From the jungle of New Guinea, where Hell of the Living Dead was set (though it was shot entirely in Spain), Bruno Mattei went back to ancient Rome for his next two films, Caligola e Messalina/Caligula's Perversions/Caligula and Messalina (1981) and Nerone e Poppea/Nero and Poppea: An Orgy of Power/Caligula Reincarnated as Nero (1982), both co-directed with Antonio Passalia. Again, he was of course following a trend, that of the erotic peplum, a genre initiated by Tinto Brass' notorious Caligola/Caligula (1979) and brought to its climax by the maybe even more notorious Caligola: La Storia mai Raccontata/Caligula: The Untold Story (1982). In a parallel to above-mentioned Salon Kitty, Brass' Caligula still had some intelligence to it beneath all sleaze and depravity, but the many erotic peplums that followed were little more than mindless sleazefests, and the films by Mattei and Passalia were of course no exception.


Next, Bruno Mattei tried his hands on the women in prison genre, a genre that at first sight seems to be cut out for a director of Mattei's ilk: It's sleazy and violent by definition, it's got a basic storyline that practically tells itself - innocent girl is thrown into the slammer and has to endure all sorts of hardship and degradation - and that allows its director to go over-the-top every which way he pleases ... just take a peak at Jess Franco's women in prison films and you'll know what I mean.

However, both Violenza in un carcere femminile/Violence in a Women's Prison/Emmanuelle in Hell (1982) and Emanuelle Fugal dal'Inferno/Emanuelle's Escape from Hell/Women's Prison Massacre/Blade Violent (1983) are among Mattei's lesser films, mainly because Mattei took one of erotic cinema's most beloved characters, Black Emanuelle - as played by Laura Gemser [Laura Gemser bio - click here] -, a character Joe D'Amato abandoned quite a few years back, and not only threw her into the slammer but also forced the genre onto her - a genre the always horny, optimistic and easy-going Black Emanuelle just wasn't cut out for.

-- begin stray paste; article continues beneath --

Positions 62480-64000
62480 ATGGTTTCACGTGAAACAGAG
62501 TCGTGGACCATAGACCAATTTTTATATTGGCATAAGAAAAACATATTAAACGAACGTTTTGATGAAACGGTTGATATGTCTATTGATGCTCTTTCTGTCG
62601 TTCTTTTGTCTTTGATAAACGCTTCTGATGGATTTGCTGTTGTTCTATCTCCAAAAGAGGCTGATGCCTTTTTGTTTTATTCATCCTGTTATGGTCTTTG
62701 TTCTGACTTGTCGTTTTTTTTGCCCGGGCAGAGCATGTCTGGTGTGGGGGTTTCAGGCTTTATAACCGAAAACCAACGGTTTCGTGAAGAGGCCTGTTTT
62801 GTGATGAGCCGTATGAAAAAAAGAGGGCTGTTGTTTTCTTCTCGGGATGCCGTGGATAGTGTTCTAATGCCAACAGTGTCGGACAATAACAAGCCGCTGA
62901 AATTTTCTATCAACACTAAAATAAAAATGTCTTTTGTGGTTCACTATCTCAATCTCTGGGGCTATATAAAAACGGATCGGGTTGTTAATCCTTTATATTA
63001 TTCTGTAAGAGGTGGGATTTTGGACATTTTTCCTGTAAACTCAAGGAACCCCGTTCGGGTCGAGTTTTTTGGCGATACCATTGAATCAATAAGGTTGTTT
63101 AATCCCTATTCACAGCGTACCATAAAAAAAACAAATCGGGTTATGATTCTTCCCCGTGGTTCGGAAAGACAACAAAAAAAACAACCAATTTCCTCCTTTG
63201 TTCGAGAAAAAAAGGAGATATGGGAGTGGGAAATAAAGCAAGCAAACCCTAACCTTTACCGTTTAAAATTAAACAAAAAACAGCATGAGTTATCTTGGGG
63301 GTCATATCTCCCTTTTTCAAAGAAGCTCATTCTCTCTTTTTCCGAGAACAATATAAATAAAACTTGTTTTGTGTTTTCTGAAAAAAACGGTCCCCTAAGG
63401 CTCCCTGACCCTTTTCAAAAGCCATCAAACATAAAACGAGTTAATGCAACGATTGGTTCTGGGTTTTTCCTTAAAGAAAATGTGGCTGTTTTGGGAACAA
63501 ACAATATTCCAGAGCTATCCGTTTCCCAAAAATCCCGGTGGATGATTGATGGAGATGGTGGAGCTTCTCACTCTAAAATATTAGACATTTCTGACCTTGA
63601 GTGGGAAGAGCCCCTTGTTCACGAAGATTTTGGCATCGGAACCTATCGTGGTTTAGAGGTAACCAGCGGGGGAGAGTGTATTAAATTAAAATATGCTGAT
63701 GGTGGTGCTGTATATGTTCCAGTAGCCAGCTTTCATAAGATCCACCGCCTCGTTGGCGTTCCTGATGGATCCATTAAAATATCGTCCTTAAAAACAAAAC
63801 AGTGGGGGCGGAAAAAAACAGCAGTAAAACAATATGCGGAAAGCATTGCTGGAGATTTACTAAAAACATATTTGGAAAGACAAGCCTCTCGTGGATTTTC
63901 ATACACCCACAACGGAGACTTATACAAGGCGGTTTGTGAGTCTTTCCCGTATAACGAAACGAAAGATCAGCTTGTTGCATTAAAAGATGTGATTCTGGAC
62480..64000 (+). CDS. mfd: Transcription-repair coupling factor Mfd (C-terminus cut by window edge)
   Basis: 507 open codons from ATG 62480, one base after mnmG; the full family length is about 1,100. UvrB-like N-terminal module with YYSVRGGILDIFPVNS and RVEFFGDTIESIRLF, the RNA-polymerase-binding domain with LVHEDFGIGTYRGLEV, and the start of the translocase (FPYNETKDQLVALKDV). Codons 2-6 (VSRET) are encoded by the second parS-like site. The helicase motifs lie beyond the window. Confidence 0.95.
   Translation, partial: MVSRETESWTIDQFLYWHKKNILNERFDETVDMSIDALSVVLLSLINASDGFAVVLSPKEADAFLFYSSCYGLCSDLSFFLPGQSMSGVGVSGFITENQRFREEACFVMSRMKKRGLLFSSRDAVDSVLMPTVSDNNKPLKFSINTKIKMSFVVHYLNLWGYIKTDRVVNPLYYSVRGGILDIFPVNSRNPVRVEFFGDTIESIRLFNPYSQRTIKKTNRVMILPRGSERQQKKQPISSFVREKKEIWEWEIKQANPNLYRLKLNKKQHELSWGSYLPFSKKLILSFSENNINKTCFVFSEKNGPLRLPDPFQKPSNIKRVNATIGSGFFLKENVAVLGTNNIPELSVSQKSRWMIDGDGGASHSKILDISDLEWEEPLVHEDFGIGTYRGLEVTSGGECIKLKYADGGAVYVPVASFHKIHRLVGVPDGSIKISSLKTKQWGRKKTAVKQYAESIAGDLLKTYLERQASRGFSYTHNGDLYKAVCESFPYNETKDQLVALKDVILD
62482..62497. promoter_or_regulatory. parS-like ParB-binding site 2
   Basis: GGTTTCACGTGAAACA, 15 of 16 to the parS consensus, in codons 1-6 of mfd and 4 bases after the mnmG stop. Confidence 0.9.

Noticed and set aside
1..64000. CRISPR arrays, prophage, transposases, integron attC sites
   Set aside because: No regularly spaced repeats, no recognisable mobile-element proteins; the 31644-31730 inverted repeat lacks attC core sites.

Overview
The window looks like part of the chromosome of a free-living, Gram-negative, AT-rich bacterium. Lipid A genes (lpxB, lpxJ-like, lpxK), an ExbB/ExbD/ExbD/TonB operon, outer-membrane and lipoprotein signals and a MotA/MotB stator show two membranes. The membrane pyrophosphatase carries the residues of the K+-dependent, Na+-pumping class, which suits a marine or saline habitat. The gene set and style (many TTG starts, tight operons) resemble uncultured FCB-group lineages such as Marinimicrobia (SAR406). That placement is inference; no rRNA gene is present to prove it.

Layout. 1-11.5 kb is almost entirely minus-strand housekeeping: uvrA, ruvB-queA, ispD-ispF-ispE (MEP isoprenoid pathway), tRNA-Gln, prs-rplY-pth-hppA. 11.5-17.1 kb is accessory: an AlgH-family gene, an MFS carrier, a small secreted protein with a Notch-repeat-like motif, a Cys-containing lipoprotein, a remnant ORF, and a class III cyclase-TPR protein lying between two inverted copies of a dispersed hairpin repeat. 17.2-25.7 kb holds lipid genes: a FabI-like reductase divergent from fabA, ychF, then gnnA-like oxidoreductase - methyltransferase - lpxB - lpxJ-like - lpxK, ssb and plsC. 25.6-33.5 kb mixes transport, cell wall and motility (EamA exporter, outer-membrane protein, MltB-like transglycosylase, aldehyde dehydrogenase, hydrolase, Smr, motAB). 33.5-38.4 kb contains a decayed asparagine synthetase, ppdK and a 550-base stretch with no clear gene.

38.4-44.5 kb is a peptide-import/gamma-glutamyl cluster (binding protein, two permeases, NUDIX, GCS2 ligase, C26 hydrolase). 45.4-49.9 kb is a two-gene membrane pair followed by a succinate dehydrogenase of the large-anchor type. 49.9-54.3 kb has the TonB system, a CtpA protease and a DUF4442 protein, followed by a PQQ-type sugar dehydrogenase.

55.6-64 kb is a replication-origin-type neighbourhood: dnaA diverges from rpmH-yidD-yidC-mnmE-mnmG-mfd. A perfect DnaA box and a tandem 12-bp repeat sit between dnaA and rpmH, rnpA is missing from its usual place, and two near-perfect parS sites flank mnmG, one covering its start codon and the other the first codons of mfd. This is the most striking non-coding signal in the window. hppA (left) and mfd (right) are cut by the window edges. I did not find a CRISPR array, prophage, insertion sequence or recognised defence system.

1983 also saw the release of a film Mattei himself wasn't really cut out for, I Sette Magnifici Gladiatori/The Seven Magnificent Gladiators, an old-fashioned peplum starring Lou Ferrigno [Lou Ferrigno bio - click here] and Sybil Danning [Sybil Danning bio - click here], with former Hercules-actors Brad Harris [Brad Harris bio - click here] and Dan Vadis in supporting roles. The film was one of production company Cannon's attempts to cash in on the barbarian-genre made popular by John Milius Conan the Barbarian (1982), a genre that worked pretty much along peplum-lines and required little more than a bodybuilder (in this case Ferrigno) and a bit of violence. However, the very traditional basic narrative of the peplum wasn't much to Mattei's liking, nor was its pseudo-grandeur, and thus The Seven Magnificent Gladiators - a film also inspired of course by Shichinin no Samurai/The Seven Samurai (1954, Akira Kurosawa) - has become little more than a footnote in the annals of the barbarian-genre - a genre admittedly rich in footnotes.


Bruno Mattei however was back to form with Rats - Notte di Terrore/Rats: Night of Terror (1984). Rats: Night of Terror is an enjoyably trashy post-doomsday film in which a gang of half-witted bikers stumble into a science lab beneath a bar (?) somewhere in the wastelands - and instead of making the best of use of it, they let themselves be attacked and eaten (in great detail) by local rats ... and the final scene, in which a team of exterminators arrives that turns out to be rats (human-sized and on two feet), is simply a scream all in itself. So no, Rats: Night of Terroris not a good movie, but it's loads of fun in a guilty pleasure sort of way.


Bruno Mattei next tried his hands on the Spaghetti Western - sure, the genre as such had fallen from grace about ten years ago, but obviously Mattei and/or his producers thought a quick buck could still be squeezed out of Western cinema if only the films were violent and relentless enough to hit a chord with the gore-crowd - and thus Mattei made Bianco Apache/White Apache/Apache Kid (1986) and Scalps, Venganza India/Scalps (1987), both co-directed by Claudio Fragasso. Neither of these films was a big success, but at least Scalps has over the years garnered a certain notoriety and is repeatedly re-released on DVD.

An interesting note on the side: Scalps was co-scripted by former Spaghetti Western actor Richard Harrison [Richard Harrison bio - click here], who doesn't act in it though, while White Apache stars Harrison's son Sebastian.